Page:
Crepitus is the medical term for a grinding, creaking, or grating sound or sensation that occurs when moving a joint. It can be produced by friction between bone and cartilage or the fractured parts of a bone when speaking in the context of bone joints. Crepitus can occur at any age, but more commonly develops as people get older.
In the majority of cases, crepitus develops due to everyday use and changes that occur over time within the joint. It is usually a painless sensation and not of much concern from a medical standpoint. However, if crepitus is associated with pain upon moving the joint, further investigation is often warranted.
Sustaining a significant injury to a joint, such as the shoulder, can lead to the development of crepitus as well. In certain instances, having sensations of popping or clicking in the shoulder joints could signify a potential problem with your shoulder.
Most of the time, the cause of crepitus can be predicted by a person’s age. If they are under the age of 30, chances are that their shoulder clicking sounds are the result of repetitive use or previous injury that has lead to loosening of the shoulder ligaments. This may be seen in young athletes that participate in contact sports. Those over the age of 55 with crepitus in the shoulder most likely suffer from degenerative changes in the joint itself.
The following are some of the common reasons for shoulder crepitus development:
The shoulder joint is comprised of a ball and socket which fit into each other effortlessly. A ring composed of dense fibrous tissue surrounds the shoulder joint socket called the labrum. It also serves as an attachment for the ligaments and helps the ball of the shoulder stay in position. If the labrum of the shoulder becomes torn or damaged from any sort of injury or repetitive stress it may result in the formation of crepitus. Those who have painful crepitus due to labral tears and don’t respond physical therapy may require surgery. Tears on the top of the labrum are referred to as a SLAP lesion.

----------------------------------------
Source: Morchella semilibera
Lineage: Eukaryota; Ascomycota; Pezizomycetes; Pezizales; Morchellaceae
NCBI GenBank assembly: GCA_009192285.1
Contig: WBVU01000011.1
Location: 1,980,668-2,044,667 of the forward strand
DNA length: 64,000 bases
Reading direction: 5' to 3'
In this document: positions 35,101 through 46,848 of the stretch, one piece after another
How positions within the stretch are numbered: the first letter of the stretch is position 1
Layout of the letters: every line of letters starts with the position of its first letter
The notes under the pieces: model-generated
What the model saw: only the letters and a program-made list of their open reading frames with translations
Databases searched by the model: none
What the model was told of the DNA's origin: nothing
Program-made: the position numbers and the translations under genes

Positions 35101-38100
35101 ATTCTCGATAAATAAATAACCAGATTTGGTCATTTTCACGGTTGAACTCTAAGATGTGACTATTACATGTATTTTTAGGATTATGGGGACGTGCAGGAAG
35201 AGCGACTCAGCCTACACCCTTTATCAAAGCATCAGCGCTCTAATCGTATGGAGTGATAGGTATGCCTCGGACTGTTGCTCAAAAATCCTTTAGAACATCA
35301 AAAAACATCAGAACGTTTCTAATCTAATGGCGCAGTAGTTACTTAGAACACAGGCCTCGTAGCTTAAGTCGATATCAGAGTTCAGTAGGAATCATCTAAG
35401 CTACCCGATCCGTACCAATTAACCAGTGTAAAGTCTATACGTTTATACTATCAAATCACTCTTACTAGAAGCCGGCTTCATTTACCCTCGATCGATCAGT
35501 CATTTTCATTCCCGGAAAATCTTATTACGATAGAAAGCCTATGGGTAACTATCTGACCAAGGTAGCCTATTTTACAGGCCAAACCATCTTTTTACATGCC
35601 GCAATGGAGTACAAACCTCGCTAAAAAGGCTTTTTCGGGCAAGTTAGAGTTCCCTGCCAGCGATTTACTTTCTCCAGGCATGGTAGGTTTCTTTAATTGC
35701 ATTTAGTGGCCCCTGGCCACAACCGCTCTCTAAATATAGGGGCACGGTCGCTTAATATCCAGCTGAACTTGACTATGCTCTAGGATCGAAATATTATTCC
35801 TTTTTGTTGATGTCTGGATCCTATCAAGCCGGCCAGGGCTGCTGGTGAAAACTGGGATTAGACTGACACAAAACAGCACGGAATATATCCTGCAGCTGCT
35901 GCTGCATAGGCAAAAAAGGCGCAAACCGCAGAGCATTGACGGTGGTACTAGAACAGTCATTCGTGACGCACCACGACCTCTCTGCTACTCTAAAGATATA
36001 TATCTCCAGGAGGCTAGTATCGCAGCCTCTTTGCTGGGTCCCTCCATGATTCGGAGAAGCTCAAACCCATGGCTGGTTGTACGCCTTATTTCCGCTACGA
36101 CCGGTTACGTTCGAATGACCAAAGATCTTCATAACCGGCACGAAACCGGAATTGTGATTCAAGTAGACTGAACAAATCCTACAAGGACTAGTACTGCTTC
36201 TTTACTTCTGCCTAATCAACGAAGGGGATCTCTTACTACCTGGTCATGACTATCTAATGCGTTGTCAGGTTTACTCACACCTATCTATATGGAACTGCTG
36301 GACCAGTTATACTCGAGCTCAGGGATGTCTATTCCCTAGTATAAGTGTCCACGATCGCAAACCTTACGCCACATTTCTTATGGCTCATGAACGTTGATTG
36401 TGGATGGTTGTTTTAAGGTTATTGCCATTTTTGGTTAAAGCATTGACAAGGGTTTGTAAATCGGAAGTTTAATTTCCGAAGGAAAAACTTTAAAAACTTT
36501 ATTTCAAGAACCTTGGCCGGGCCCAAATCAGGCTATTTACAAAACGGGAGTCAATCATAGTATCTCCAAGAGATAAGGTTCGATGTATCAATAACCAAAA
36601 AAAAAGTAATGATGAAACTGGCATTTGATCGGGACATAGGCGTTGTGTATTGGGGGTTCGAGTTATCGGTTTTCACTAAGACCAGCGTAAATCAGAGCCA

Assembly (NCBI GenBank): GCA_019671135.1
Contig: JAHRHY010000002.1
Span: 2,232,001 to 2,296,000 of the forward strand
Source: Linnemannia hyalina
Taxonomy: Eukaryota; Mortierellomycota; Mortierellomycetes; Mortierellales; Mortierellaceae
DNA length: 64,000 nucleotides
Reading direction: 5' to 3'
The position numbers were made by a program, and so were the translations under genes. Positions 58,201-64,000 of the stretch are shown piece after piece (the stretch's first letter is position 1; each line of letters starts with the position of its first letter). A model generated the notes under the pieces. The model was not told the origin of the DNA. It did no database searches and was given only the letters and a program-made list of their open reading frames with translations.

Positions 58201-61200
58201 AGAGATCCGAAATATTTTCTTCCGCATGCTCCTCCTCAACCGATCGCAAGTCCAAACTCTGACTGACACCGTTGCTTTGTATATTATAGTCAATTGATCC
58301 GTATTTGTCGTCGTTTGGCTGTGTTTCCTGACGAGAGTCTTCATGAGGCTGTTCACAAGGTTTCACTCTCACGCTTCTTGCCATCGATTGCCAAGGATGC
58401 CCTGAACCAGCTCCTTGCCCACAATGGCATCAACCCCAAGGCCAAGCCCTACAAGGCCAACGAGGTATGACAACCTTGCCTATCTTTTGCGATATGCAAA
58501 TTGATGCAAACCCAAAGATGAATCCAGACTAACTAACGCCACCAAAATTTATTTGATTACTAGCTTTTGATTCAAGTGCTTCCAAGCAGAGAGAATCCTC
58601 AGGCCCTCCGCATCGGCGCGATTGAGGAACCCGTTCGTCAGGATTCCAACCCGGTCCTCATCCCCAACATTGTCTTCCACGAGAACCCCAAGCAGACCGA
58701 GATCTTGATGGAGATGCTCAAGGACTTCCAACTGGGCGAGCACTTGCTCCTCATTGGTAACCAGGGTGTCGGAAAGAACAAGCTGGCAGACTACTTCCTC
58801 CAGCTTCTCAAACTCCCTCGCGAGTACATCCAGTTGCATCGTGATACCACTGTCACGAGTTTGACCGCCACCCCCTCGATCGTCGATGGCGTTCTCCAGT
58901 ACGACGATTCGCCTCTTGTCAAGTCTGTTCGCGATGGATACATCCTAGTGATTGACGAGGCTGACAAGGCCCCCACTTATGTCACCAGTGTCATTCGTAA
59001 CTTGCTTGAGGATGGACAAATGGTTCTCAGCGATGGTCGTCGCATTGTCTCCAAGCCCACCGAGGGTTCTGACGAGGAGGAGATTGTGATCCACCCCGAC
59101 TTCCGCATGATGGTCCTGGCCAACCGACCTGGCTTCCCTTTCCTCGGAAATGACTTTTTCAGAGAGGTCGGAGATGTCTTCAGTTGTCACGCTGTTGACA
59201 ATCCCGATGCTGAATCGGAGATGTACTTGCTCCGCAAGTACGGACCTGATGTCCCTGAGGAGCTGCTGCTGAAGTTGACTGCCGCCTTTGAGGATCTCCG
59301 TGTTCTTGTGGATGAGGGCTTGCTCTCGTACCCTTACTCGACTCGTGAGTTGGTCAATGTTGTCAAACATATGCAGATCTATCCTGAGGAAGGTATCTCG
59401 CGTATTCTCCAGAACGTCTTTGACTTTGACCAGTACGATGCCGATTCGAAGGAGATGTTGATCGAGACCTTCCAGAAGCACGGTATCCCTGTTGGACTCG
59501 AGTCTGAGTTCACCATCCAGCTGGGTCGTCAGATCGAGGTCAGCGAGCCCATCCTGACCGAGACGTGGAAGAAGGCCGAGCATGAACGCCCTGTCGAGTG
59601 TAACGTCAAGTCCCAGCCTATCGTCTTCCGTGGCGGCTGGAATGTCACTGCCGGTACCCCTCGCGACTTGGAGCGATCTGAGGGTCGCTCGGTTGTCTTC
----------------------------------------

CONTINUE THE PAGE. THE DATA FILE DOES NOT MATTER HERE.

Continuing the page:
The rotator cuff is the part of the shoulder joint that is comprised of a group of muscles and tendons that surround the shoulder joint and helps to keep the head of the upper arm bone firmly within the ball socket. If the rotator cuff tendons become torn, a loose edge within the shoulder can catch on other ligaments or structures in the shoulder leading to painful crepitus. In cases of rotator cuff tendinosis, inflammation can also develop leading to further shoulder joint damage. The inflammatory process of joint is often called bursitis and may cause additional swelling leading to a clicking or popping sensation.
Typically occurs due to an acute injury, shoulder dislocations are a common cause of shoulder crepitus. Injury to the shoulder leads to the joint becoming looser and lead the ball of the shoulder to slide up or over the edge of the socket. When this ball falls back into place, a snapping or popping sounds can be appreciated.
Due to loss of cartilage surrounding the joint, cushioning that previously lined it is lost. This results in the surfaces of the shoulder bones to rub against each other during movement. The bones of the shoulder are naturally rough in nature and therefore cause clicking, snapping or popping sounds when cartilage is absent.
Symptoms may include sounds or sensations of:
If these symptoms occur without pain on movement, it is not considered a genuine issue. However, if pain were to be present, the condition should be taken seriously with medical treatment being pursued. It is important to note that the term crepitus is not exclusive to only joints, as it may be used to describe a crackling sound heard in the lungs of certain lung disorders.
Performing certain gentle exercises can help preserve function, increase strength and increase the range of motion in cases of crepitus. However, these exercises should be avoided if you are experiencing pain with your shoulder movements.
The following are easy to perform exercises you can try at home today:
This exercise warms up the rotator cuff of the shoulder. Sit toward the front edge of a chair and brace your left hand on your right thigh. While keeping your back straight, lean forward and to the right. Let your right arm dangle at your side while you gently swing it back and forth like a pendulum. Now, fully rotate the rotator cuff by performing a full circle with your right arm. Now repeat this exercise on your left side.
Hold a towel in both hands with your palms facing upward. While keeping your elbows at your sides and bent at 90 degrees, slowly move your arms to the right and then to the left. Repeat this exercise two to three times, going a little farther each time while staying in your comfort zone.
Wrap a towel behind your waist like a belt, holding its ends. While keeping your elbows at your sides, bend them at 90 degrees with your palms facing each other. Now slowly move your arms to the right and then to the left as you gently stretch the rotator cuff muscles.
While holding a towel horizontally at shoulder height and shoulder-width apart, keep your palms down and turn the towel vertically. Do this first in one direction, then the other. Repeat this exercise two to three times.
Holding a towel in both hands with your arms in resting position, slowly bring your arms upward to shoulder height. Do this exercise while still remaining comfortable and increase the height you raise the towel a bit higher each time. Lift the towel straight over your head as long there is no pain.
With your arms a little further apart than shoulder width, raise your towel over your head. Now gently lower the towel down towards the top of your head then raise it back up again. Repeat this exercise two to three times.